Life at Cedexis: LessOps, not NoOps

As a fast-paced company with modern needs, Cedexis has developed an interesting balance of work between operations and development. Last year, there was a lot of talk about the concept of “NoOps,” which indicated (depending on your perspective) either an elimination of the traditional operations role or a description of what must be a well-oiled and well-working operations team. In either case, the main message seemed to be that operations should focus on automation as much as possible, thus freeing up the need for actual man-hours with eyes on the network.

A crucial part of the Internet discussion involved an article by Operations Engineer John Allspaw in which he criticized the concept of NoOps.

“I do find it disturbing,” said Ramin Khatibi in support of Allspaw, “that enough people have experienced Ops performed so poorly that faced with a working version they assume it must be something else.”

While I also don’t think that NoOps is a realistic approach, I’m not going to mount an argument against its existence. Instead, Cedexis uses its small technical team to the best effect, in a system we’ve been calling “LessOps.”

What is LessOps?

We wanted our LessOps approach to build more collaboration between the operations and development teams, including cross-training. We also hoped that integration between the two groups would lead to a stronger, more robust product. However, it would mean some changes that might not be that popular, such as adding developers to the on-call rotation.

When we first put our developers on call, the operations team was hesitant and skeptical. After all, not many developers have what we might call the operations mindset. Developers tend to be focused on individual problems or components of a system, while operations staff take a more holistic approach out of necessity. We were unsure how it would turn out. However, after a few months under this new system, we’ve enjoyed great benefits.

That Time We Had Zero Alerts

The biggest and most measurable benefit is that after a few weeks with the mixed on-call rotation, for the first time we were experiencing periods with zero alerts and errors on our system health monitor. This happened as a result of several factors.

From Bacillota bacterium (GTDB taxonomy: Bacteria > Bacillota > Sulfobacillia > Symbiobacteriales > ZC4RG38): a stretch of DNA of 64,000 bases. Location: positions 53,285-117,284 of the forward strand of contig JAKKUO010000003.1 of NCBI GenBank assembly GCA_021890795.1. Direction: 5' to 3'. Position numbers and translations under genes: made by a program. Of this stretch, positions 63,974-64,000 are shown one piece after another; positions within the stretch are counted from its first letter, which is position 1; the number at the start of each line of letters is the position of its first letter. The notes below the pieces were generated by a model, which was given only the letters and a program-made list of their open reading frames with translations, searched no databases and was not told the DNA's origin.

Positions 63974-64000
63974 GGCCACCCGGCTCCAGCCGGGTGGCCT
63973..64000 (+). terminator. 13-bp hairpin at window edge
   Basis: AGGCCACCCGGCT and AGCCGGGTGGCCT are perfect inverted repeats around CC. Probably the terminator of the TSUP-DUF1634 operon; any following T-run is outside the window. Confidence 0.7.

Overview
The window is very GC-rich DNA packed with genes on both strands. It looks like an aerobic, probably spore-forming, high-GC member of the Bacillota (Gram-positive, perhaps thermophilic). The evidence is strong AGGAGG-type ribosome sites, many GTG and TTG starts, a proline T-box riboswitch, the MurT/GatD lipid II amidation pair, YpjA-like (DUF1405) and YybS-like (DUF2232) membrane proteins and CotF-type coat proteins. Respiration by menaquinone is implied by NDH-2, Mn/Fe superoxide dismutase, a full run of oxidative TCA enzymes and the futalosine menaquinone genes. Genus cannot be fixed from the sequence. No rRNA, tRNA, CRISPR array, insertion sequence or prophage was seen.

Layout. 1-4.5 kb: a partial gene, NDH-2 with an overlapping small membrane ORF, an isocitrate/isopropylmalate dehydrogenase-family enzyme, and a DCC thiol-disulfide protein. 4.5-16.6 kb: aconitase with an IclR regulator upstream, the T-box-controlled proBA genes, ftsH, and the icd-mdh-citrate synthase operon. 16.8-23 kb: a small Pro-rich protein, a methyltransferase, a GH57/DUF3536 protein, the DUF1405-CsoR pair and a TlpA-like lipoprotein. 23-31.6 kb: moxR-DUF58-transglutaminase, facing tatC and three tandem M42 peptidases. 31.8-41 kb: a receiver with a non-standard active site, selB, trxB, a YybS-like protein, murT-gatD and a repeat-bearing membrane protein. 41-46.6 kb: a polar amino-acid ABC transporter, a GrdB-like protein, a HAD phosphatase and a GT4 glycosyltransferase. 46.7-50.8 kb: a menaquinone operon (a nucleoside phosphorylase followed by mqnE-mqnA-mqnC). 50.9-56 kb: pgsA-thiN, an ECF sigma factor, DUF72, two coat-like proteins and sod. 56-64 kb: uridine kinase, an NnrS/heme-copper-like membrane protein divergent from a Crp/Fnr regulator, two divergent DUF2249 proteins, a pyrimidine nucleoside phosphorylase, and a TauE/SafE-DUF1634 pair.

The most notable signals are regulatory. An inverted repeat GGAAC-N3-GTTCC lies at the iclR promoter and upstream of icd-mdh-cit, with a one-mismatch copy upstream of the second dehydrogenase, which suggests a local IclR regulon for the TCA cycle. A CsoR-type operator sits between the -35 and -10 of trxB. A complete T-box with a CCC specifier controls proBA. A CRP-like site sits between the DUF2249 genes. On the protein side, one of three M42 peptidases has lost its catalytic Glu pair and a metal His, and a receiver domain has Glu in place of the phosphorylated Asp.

First, developers were put in charge of both designing and responding to monitors for components they’d written. Error messages written by developers have a tendency to be written for those who are dealing with their own running code. They can be difficult for others to interpret efficiently. These messages, suddenly monitored by engineers, pointed out places in the system where unneeded monitoring and reporting was happening. A number of minor, easy-to-fix issues that operations had not paid sufficient attention to before also were quickly discovered and addressed.

This also led to another change that produced a more robust system. Developers began writing the monitors for the components they had written. Operations know how difficult it is to monitor a system they don’t understand. With ops and developers working together, however, monitors could be written that provide both teams with meaningful information that facilitates more effective responses to alerts by directing them to the proper domain experts.

These monitors have also become part of our software development lifecycle. In production, they operate as live unit tests, and as the system is developed over time, they provide a set of legacy regression tests. These keep us alerted if any changes in the system have produced unpredictable behavior in components we may not actively monitor or develop anymore.

A Culture of Documentation

The cross-training between operations and development also produces much stronger documentation. We have learned, as have many teams, that good documentation needs to be a core element of the team’s culture. Everyone on the team has realized the benefit of stable, consistent documentation that is kept up to date.

Overall, we have found that the LessOps approach, with operations and engineering working closely with each other, has produced more automation, fewer system faults, and more free time for our ops staff to play LAN games. Plus, the teams work extremely well together, with architecture and design decisions made more efficiently as a group, and problems being solved faster with domain experts quickly on hand.